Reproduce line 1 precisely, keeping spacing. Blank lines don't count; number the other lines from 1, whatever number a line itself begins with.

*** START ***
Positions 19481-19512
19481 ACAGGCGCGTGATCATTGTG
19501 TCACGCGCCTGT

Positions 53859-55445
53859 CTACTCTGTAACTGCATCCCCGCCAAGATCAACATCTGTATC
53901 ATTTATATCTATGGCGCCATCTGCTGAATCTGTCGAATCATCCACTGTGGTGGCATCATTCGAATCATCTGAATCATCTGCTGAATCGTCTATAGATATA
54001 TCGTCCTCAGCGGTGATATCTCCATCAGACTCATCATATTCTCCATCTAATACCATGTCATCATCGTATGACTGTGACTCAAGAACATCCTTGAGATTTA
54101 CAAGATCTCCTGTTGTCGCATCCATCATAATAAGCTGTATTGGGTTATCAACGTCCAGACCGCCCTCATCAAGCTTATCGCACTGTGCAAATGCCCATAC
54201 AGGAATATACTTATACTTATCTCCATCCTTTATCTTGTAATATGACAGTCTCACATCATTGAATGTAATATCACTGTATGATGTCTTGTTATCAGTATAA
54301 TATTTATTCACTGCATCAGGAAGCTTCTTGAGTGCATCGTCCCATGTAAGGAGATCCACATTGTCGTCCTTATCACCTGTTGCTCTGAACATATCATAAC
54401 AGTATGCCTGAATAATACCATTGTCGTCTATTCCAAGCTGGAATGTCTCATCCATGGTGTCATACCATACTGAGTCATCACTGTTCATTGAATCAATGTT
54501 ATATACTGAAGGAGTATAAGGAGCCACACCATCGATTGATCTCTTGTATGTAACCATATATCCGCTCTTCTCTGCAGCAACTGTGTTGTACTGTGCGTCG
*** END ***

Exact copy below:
Positions 19481-19512